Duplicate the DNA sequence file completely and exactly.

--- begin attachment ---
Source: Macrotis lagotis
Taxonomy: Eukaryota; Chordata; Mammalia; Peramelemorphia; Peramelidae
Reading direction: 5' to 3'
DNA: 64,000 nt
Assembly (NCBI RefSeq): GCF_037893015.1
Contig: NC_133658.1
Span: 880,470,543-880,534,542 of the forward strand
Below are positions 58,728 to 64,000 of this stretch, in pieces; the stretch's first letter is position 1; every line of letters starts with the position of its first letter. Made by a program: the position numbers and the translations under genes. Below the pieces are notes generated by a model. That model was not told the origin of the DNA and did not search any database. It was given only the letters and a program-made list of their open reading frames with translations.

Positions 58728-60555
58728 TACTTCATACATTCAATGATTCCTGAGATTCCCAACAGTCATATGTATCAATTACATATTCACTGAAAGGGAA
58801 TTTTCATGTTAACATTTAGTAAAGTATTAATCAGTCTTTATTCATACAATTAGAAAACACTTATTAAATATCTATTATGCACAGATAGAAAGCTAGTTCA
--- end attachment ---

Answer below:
Source: Macrotis lagotis
Taxonomy: Eukaryota; Chordata; Mammalia; Peramelemorphia; Peramelidae
Reading direction: 5' to 3'
DNA: 64,000 nt
Assembly (NCBI RefSeq): GCF_037893015.1
Contig: NC_133658.1
Span: 880,470,543-880,534,542 of the forward strand
Below are positions 58,728 to 64,000 of this stretch, in pieces; the stretch's first letter is position 1; every line of letters starts with the position of its first letter. Made by a program: the position numbers and the translations under genes. Below the pieces are notes generated by a model. That model was not told the origin of the DNA and did not search any database. It was given only the letters and a program-made list of their open reading frames with translations.

Positions 58728-60555
58728 TACTTCATACATTCAATGATTCCTGAGATTCCCAACAGTCATATGTATCAATTACATATTCACTGAAAGGGAA
58801 TTTTCATGTTAACATTTAGTAAAGTATTAATCAGTCTTTATTCATACAATTAGAAAACACTTATTAAATATCTATTATGCACAGATAGAAAGCTAGTTCA